IDEAS home Printed from https://ideas.repec.org/p/upf/upfgen/1224.html
   My bibliography  Save this paper

Experiencing simulated outcomes

Author

Abstract

Whereas much literature has documented difficulties in making probabilistic inferences, it has also emphasized the importance of task characteristics in determining judgmental accuracy. Noting that people exhibit remarkable efficiency in encoding frequency information sequentially, we construct tasks that exploit this ability by requiring people to experience the outcomes of sequentially simulated data. We report two experiments. The first involved seven well-known probabilistic inference tasks. Participants differed in statistical sophistication and answered with and without experience obtained through sequentially simulated outcomes in a design that permitted both between- and within-subject analyses. The second experiment involved interpreting the outcomes of a regression analysis when making inferences for investment decisions. In both experiments, even the statistically naïve make accurate probabilistic inferences after experiencing sequentially simulated outcomes and many prefer this presentation format. We conclude by discussing theoretical and practical implications.

Suggested Citation

  • Robin Hogarth & Emre Soyer, 2010. "Experiencing simulated outcomes," Economics Working Papers 1224, Department of Economics and Business, Universitat Pompeu Fabra.
  • Handle: RePEc:upf:upfgen:1224
    as

    Download full text from publisher

    File URL: https://econ-papers.upf.edu/papers/1224.pdf
    File Function: Whole Paper
    Download Restriction: no

    More about this item

    Keywords

    probabilistic reasoning; natural frequencies; experiential sampling; simulation.; leex;

    JEL classification:

    • C00 - Mathematical and Quantitative Methods - - General - - - General
    • C11 - Mathematical and Quantitative Methods - - Econometric and Statistical Methods and Methodology: General - - - Bayesian Analysis: General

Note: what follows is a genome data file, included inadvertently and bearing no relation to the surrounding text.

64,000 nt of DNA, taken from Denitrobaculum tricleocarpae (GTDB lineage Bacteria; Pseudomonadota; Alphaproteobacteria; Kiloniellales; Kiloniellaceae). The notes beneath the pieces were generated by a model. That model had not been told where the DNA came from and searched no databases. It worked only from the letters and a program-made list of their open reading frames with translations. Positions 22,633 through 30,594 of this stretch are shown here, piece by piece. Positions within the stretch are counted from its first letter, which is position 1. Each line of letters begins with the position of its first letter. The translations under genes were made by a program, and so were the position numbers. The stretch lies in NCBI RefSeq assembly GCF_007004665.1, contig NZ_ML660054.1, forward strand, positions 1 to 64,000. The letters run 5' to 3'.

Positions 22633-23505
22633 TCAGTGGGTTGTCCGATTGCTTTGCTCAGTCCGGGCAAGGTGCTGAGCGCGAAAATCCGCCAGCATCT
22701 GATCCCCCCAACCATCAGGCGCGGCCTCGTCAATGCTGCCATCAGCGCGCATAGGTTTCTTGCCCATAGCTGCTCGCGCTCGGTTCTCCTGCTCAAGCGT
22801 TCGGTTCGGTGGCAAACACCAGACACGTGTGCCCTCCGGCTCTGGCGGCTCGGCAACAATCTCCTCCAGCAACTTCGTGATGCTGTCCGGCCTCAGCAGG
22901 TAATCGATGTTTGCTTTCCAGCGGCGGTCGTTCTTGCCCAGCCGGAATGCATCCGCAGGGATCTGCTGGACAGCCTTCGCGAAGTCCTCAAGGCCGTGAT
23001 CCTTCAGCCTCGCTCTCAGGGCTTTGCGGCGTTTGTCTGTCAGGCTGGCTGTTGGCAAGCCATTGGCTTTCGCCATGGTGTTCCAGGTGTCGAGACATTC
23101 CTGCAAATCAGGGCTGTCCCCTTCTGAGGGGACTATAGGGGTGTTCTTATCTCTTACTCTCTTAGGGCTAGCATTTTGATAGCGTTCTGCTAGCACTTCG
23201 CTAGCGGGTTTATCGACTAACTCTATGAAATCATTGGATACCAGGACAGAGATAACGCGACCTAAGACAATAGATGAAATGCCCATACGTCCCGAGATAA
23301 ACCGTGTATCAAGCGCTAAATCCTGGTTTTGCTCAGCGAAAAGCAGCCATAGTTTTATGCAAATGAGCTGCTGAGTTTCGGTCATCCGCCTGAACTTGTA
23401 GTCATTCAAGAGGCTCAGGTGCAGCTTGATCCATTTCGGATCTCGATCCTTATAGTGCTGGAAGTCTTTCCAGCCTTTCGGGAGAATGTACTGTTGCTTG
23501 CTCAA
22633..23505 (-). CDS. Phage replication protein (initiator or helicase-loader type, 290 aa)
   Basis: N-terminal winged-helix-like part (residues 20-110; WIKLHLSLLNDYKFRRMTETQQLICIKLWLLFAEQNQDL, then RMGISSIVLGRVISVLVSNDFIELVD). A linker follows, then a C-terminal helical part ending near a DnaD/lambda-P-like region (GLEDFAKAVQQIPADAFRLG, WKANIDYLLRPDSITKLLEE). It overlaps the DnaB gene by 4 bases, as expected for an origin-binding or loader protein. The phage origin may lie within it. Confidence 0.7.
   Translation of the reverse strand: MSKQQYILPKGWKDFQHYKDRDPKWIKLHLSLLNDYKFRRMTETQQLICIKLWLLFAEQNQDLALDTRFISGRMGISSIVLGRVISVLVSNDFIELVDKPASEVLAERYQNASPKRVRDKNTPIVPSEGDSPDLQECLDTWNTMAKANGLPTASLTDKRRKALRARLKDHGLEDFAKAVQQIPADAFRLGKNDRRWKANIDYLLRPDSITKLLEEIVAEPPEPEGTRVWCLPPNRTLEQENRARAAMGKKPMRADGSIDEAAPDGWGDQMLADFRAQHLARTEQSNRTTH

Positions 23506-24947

• C15 - Mathematical and Quantitative Methods - - Econometric and Statistical Methods and Methodology: General - - - Statistical Simulation Methods: General
    • C91 - Mathematical and Quantitative Methods - - Design of Experiments - - - Laboratory, Individual Behavior

    NEP fields

    This paper has been announced in the following NEP Reports:

    Statistics

    Access and download statistics

    Corrections

    All material on this site has been provided by the respective publishers and authors. You can help correct errors and omissions. When requesting a correction, please mention this item's handle: RePEc:upf:upfgen:1224. See general information about how to correct material in RePEc.

    For technical questions regarding this item, or to correct its authors, title, abstract, bibliographic or download information, contact: (). General contact details of provider: http://www.econ.upf.edu/ .

    If you have authored this item and are not yet registered with RePEc, we encourage you to do it here. This allows to link your profile to this item. It also allows you to accept potential citations to this item that we are uncertain about.

    We have no references for this item. You can help adding them by using this form .

    If you know of missing items citing this one, you can help us creating those links by adding the relevant references in the same way as above, for each refering item. If you are a registered author of this item, you may also want to check the "citations" tab in your RePEc Author Service profile, as there may be some citations waiting for confirmation.

    Please note that corrections may take a couple of weeks to filter through the various RePEc services.

    IDEAS is a RePEc service hosted by the Research Division of the Federal Reserve Bank of St. Louis . RePEc uses bibliographic data supplied by the respective publishers.